It comes naturally to many of us: you see a neighbor in need, you help out.
That's what Syrians did when the war in Iraq was at its peak. They took in refugees, strangers fleeing their homes.
One Syrian woman called Suhad recalled how she received a call from a distant cousin in Iraq telling her they wanted to come to Syria.
"They arrived with not only their family but with their unrelated neighbors," says reporter Anna Therese Day, who spoke to Suhad.
They were 11 people altogether — and Suhad's family took them all in.
"For them, it wasn't a question of 'why did we take them in, but how could we not,'" Day says.
This sentiment is something that Day comes across regularly in the Middle East. "Part of Islam is that if a stranger comes to your door, you welcome them as guests," she says.
But fast forward a few years and the tables have turned. This time Syrians are the ones in need of help. With their own country facing a bloody civil war, many were forced to flee. According to UN numbers, there are about 200,000 Syrian refugees in Iraq now, although that might change soon because Iraq is becoming increasingly dangerous and unsettled.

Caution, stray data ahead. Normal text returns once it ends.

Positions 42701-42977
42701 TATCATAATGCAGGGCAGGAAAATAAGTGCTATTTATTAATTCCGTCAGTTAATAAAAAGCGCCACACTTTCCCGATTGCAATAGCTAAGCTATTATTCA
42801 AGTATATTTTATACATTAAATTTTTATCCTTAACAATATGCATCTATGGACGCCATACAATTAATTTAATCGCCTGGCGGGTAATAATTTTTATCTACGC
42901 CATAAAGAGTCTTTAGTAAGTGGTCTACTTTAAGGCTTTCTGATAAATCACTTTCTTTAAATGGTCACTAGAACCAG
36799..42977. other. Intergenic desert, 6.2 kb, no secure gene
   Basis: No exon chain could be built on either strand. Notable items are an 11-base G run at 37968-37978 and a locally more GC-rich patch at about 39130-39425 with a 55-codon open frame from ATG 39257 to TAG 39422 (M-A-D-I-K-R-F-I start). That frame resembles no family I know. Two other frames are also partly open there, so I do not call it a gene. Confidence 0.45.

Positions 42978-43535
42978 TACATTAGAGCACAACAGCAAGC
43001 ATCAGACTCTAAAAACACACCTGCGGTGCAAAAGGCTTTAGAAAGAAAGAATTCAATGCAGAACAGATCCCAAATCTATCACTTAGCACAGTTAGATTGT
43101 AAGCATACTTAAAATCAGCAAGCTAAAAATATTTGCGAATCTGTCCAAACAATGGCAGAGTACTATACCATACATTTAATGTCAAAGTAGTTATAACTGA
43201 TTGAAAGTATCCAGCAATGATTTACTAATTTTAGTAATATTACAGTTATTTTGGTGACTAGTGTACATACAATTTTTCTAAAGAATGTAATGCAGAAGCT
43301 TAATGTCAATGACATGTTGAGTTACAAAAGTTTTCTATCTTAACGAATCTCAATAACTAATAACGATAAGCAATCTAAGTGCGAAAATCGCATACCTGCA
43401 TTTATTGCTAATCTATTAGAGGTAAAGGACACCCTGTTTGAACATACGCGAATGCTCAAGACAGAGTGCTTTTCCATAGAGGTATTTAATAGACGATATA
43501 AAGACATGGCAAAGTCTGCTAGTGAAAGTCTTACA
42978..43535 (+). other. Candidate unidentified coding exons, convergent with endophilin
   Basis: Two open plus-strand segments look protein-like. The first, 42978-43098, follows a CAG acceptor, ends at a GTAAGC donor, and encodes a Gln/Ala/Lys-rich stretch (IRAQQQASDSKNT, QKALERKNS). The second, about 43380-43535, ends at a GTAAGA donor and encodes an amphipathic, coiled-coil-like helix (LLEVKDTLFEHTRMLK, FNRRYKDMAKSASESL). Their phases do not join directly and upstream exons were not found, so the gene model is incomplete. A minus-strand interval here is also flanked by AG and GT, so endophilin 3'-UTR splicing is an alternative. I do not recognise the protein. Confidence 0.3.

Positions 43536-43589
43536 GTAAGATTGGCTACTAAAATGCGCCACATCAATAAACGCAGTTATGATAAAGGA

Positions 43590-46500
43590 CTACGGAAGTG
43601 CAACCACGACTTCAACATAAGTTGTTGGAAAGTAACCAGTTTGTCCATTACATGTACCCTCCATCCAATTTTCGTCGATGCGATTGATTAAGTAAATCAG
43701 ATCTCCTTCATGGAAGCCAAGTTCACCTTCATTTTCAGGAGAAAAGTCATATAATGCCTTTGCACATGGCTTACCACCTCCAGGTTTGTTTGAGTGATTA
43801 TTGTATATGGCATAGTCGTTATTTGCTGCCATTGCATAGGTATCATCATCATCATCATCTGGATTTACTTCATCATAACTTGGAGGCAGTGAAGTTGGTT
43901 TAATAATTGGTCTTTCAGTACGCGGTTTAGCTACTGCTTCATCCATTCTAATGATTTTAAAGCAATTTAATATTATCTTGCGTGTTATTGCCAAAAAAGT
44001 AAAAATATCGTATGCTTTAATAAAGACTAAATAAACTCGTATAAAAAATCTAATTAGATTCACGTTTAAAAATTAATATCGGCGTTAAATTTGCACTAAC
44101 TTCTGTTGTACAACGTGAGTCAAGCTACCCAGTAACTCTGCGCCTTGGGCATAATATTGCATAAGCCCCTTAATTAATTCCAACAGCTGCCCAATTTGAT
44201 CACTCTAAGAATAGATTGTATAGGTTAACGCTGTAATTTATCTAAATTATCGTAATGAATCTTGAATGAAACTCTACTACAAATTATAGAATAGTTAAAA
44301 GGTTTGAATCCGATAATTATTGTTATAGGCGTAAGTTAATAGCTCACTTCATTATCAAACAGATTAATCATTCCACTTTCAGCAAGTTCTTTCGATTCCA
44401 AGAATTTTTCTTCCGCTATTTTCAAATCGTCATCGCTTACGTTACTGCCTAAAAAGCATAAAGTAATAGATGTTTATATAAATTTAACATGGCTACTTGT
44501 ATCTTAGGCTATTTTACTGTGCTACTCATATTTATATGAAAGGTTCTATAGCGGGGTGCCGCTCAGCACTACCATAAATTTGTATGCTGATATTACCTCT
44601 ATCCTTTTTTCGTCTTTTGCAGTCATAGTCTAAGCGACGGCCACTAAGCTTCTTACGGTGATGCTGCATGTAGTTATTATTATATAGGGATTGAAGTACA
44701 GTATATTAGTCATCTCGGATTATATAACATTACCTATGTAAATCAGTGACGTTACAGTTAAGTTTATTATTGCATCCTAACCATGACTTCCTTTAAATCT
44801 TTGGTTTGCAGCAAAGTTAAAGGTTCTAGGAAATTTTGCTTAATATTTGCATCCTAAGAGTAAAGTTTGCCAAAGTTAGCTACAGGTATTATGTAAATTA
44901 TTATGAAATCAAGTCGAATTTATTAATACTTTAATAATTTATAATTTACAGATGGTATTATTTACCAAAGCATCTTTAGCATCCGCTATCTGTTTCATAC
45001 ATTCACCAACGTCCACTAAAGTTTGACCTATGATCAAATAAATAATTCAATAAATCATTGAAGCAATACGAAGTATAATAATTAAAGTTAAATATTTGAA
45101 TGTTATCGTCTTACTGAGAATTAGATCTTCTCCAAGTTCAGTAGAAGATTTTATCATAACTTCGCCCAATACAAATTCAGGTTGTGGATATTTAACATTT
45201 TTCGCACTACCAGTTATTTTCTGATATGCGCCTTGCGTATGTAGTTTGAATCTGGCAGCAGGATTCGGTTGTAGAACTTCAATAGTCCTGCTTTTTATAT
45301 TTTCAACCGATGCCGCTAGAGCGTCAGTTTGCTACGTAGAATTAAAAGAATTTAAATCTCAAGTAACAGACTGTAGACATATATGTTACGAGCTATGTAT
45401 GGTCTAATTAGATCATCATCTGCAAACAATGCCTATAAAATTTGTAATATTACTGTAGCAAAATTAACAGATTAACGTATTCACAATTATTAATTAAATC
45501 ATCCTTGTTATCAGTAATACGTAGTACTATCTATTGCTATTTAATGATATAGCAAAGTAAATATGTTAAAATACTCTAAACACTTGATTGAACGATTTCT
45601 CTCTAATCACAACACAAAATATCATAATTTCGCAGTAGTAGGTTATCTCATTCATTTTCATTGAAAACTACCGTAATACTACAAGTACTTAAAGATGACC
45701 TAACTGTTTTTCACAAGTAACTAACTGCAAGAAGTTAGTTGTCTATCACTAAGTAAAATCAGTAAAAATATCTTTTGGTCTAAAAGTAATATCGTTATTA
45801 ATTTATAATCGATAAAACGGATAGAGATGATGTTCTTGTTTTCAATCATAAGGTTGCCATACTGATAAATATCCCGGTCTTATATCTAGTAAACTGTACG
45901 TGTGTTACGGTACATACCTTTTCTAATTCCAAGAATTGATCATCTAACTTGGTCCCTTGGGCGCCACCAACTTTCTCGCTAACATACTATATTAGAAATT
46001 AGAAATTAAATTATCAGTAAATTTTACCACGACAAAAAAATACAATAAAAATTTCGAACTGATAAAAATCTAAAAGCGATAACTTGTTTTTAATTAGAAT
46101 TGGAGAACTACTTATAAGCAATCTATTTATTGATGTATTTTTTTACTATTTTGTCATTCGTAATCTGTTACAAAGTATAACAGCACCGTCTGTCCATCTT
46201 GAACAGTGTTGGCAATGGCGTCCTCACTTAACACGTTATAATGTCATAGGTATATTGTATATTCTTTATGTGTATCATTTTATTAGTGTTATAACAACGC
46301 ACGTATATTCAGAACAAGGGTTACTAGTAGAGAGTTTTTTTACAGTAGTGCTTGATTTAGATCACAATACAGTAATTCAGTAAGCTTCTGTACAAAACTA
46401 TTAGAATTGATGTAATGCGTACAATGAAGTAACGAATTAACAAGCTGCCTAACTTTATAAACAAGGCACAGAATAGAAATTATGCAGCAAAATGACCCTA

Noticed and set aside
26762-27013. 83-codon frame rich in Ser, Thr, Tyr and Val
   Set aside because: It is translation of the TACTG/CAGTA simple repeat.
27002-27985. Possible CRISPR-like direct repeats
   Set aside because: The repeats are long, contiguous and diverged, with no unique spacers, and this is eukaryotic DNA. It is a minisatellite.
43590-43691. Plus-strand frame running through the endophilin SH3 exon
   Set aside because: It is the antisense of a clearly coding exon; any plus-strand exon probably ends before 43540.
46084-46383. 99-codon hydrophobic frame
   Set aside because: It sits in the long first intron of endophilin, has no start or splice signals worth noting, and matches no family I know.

What's heart-breaking, according to Day, is that these Syrians never envisioned their own country facing a civil war.
"Syria was once an economic and cultural center, a point of tourism," she says, "so these people never imagined their country becoming the new Iraq."
With the Islamist State of Iraq and Syria (ISIS) gaining ground in Iraq, Syrians, as well as Iraqis are on the move again.
Day says she doesn't want to sound alarmist but "we're already seeing a mass displacement."
"I think that Americans need to show shared human outrage with [these] civilians who are suffering," but if not that, at least "think of our own interest, which is national security."